Critical Conditions

By Rick Crume Premium

Does a particular cause of death seem to run in your family? Are you predisposed to heart disease, high blood pressure or baldness? The link between health and heritage compels many genealogists to track genetic traits along with generations of their pedigrees.

Most family tree software accommodates some medical facts, but Genes & Things wanted to take recording genetic roots a step further. It designed GeneWeaver <> specifically to help you document your family’s physical traits, health history and longevity.

The program reads GEDCOM files created with other genealogy software, so you don’t have to retype everything. But it doesn’t import certain fields, including Height and Weight from Family Tree Maker and Illness from Personal Ancestral File — those you have to re-enter manually.

GeneWeaver has space to record all kinds of interesting information, from physical characteristics such as height, weight and eye color, to medical facts such as diseases, allergies and smoking habits. You can also indicate general dietary habits and levels of physical activity.

A Health Wizard guides you through a series of 12 pages where you can enter a person’s details. That simplifies data entry, but the program’s weak name-search routine and slow transition between some screens will try your patience.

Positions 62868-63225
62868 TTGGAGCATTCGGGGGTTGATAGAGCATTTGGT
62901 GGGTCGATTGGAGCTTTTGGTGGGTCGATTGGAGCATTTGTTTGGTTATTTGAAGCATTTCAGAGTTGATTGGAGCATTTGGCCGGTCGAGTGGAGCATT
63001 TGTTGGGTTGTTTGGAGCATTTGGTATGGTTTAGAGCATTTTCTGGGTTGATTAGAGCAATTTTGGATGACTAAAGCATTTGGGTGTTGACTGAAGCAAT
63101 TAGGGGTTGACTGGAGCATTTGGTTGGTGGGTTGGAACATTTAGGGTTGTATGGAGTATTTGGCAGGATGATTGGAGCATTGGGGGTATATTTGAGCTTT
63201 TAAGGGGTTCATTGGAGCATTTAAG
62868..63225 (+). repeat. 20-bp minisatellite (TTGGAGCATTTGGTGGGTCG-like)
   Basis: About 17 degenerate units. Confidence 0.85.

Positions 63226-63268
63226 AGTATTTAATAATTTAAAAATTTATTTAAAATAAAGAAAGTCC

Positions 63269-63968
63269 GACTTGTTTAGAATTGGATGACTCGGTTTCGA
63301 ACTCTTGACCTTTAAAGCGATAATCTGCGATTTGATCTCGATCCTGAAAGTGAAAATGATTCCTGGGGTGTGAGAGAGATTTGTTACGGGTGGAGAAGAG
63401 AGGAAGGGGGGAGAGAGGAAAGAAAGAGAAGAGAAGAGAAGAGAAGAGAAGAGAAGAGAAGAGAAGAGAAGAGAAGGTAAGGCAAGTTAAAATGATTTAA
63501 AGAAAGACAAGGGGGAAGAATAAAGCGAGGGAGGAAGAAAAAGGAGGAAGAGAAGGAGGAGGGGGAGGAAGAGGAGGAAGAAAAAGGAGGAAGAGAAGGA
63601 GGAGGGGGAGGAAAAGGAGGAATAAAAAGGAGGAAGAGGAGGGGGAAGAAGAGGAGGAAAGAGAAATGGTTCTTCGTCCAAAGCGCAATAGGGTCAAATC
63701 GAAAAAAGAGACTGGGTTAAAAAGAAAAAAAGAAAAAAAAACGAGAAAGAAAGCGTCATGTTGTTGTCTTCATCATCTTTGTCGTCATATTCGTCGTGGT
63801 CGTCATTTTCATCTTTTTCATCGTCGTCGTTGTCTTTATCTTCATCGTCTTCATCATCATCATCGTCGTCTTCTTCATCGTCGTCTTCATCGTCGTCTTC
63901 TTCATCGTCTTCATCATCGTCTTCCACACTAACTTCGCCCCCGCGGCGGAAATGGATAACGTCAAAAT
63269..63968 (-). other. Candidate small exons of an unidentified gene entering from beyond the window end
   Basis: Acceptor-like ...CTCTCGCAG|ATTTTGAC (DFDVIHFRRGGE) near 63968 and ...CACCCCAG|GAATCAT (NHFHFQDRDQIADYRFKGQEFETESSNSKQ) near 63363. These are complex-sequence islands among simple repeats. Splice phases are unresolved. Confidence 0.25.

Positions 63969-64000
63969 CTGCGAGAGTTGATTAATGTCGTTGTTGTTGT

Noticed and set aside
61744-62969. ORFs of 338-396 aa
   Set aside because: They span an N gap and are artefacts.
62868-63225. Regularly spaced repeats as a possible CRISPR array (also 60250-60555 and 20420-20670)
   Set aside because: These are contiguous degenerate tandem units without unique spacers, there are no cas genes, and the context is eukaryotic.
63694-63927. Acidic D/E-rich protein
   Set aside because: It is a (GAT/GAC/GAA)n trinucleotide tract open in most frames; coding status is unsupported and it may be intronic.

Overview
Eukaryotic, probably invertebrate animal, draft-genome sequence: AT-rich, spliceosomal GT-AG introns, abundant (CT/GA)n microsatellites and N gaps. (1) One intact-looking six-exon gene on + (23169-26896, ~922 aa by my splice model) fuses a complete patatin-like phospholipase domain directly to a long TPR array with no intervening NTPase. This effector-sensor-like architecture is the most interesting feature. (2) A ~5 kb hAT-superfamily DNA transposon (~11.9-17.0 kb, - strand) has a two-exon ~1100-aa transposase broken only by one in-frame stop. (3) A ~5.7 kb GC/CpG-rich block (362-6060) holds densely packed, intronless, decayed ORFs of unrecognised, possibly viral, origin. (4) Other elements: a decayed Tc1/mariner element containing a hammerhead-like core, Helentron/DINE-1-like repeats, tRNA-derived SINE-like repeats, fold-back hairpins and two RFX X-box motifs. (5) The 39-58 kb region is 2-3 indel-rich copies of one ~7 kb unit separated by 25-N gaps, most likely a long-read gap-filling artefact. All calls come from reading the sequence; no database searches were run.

Once you’ve entered all your family health information, what does GeneWeaver do with it? Not as much as you might expect. GeneWeaver 1.0 produces only two reports:

• The Medical Pedigree Report is a four-generation pedigree chart showing each person’s date of death, age at death and primary and secondary causes of death. GeneWeaver can’t, however, calculate a person’s age at death — you’ll have to do the math yourself and enter the numbers.

• The Medical Genogram Report uses symbols to show four generations of a family, including siblings, and may reveal disease patterns within a family. Numbers indicate each person’s age at death and primary and secondary causes of death.

None of the other information you enter, such as eye color, hair color and blood type, gets included in any printed report. Nor does the program do any kind of analysis, such as determining the top causes of death for relatives in your file or calculating their average life span. Genes & Things is working on a free update (version 1.1) that will add sourcing and an individual health history report.

The bottom line: While GeneWeaver can help you record your family health history, don’t look to it for help analyzing the information. It’s more of a data-entry tool than a means to interpret and understand medical facts.

GeneWeaver requires Windows 95 or higher, 25MB hard disk space and 16MB RAM. For a complete guide to tracing your family’s medical history, see the October 2000 Family Tree Magazine.

From the August 2002 issue of Family Tree Magazine